Method and system for accessible contact information on a locked electronic device

- Motorola, Inc.

An electronic device (10 or 300) and method (400) can include a storage medium (14, 304, or 306) having at least a predetermined contact number (15) designated as an emergency contact number and a processor (302). The processor can be programmed to place the electronic device or a portion (14 or 18) of the electronic device in a locked mode and enable (408) electronic access to any predetermined contact number designated as an emergency contact number notwithstanding the locked mode. The electronic device can be for example a cellular phone, a smart phone, a cordless home phone, a personal digital assistant, a wireless messaging device, an MP3 player, a laptop computer, or a lockable solid state memory device. The electronic device can be a wireless communication device and the emergency contact number can be contained in an electronic phonebook (19) within the storage medium.

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Description

FIELD

This invention relates generally to communication devices, and more particularly to a method and system of providing access to certain contact information notwithstanding a locked status.

BACKGROUND

With the ubiquitous use of cell-phones and the increased awareness of disasters (natural & terrorist), there is a major push by the emergency responder community for people to include emergency contact numbers in their phones. These are known as ICE contacts (In Case of Emergency). The current suggestion is to add ICE to the beginning of these contacts in your phone. Unfortunately, with increased incidents of identity theft and the increased awareness of such thefts, many phone users desire to lock or password protect their phones so that contact lists and other personal information are not accessible. In many instances, an ICE contact would be considered personal to a particular individual. Further complicating easy accessibility to emergency responders is the existence of a myriad of phone manufacturers and models and user interfaces such that getting to particular phone book entries can vary greatly from phone to phone. Finding the phone book entries and specifically the ICE entries can be a time consuming task, when seconds count.

At the direction of public safety organizations, phone users are entering emergency contact numbers in their contact list, but if the phone is locked at the time of an emergency and the user is unconscious, there is no easy way to get the information. In many file systems, particularly computing devices, individual files can have access control settings that make them public or varying degrees of private. In these systems, all entries typically default to a certain setting (typically based on the folder in which they are created) and the user must manually adjust the access control setting of the file. Such a system would likely still cause accessibility problems for emergency responders.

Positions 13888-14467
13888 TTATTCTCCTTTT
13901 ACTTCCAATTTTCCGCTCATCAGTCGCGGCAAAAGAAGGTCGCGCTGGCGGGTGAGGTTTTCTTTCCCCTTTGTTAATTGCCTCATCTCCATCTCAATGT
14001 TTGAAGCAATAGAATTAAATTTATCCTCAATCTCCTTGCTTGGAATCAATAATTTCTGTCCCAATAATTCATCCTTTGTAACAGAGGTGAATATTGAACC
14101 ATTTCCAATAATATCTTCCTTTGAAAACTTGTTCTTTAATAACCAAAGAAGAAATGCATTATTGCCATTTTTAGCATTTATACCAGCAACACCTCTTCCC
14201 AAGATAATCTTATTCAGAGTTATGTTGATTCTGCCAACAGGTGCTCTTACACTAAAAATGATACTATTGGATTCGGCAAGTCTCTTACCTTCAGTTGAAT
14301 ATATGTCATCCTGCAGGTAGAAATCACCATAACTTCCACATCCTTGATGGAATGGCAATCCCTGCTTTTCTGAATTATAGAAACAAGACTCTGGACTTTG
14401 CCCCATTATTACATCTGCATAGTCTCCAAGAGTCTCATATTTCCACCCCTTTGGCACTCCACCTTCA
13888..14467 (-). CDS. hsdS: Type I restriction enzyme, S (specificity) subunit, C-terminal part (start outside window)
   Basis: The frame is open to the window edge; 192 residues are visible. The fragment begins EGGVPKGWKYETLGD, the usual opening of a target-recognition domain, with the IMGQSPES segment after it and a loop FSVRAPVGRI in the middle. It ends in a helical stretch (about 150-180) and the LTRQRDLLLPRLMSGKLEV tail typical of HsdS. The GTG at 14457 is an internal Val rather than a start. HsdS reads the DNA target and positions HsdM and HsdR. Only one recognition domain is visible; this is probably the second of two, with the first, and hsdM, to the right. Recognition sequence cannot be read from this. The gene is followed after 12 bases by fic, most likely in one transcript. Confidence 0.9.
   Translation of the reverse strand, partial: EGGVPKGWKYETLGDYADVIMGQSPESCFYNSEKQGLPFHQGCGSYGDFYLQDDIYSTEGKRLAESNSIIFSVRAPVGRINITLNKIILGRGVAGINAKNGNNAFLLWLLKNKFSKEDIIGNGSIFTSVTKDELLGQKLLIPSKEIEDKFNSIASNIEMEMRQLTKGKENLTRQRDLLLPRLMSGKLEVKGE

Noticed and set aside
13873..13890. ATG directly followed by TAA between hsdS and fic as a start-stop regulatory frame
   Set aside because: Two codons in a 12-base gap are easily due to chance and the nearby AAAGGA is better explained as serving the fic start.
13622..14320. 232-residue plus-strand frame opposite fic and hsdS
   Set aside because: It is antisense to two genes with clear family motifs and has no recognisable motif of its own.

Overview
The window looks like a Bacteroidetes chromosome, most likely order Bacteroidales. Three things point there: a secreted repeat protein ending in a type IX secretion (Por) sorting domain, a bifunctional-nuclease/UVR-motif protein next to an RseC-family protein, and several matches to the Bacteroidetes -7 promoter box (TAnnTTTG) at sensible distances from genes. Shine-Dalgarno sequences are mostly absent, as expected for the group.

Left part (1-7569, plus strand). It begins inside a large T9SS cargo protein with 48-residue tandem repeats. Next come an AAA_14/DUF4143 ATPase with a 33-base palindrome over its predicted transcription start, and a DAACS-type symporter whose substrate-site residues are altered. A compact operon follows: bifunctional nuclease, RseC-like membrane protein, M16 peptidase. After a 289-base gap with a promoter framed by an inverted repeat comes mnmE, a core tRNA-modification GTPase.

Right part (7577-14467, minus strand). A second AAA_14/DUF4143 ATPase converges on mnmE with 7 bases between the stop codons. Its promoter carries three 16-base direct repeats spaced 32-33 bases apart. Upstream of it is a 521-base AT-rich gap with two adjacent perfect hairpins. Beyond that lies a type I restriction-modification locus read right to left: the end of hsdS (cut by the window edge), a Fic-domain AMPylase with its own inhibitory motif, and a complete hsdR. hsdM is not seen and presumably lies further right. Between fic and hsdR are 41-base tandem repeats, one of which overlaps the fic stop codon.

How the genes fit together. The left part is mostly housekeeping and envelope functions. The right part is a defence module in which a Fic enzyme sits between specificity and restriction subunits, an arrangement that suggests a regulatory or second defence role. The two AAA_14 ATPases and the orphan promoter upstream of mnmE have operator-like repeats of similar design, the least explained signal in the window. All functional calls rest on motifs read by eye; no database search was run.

SUMMARY

Embodiments in accordance with the present invention can provide easy access to a predetermined contact number such as an emergency contact number in an electronic device notwithstanding the electronic device or portions of the electronic device being in a locked mode.

In a first embodiment of the present invention, a method of providing limited access to a predetermined contact number can include placing an electronic device or portions of the electronic device in a locked mode and enabling electronic access to the predetermined contact number notwithstanding the locked mode. Access to the predetermined contact number can be enabled by depressing a predetermined key on a keypad on the electronic device. Note, the predetermined key can be a dedicated key for this purpose on the electronic device. The method can further include the step of storing the predetermined contact number in a memory within the electronic device. The predetermined contact number can be stored in a predetermined emergency contact field where access to the predetermined emergency contact field is accessible notwithstanding the locked mode. The predetermined contact number can be designated as an emergency contact number and the method can further store and enable access to any predetermined contact number designated as an emergency contact number notwithstanding a locked mode for the electronic device. Optionally, the method can enable the ability to make a communication (such as sending a call, a message, or an email) to the predetermined contact number from the electronic device without providing visual access to the predetermined contact number.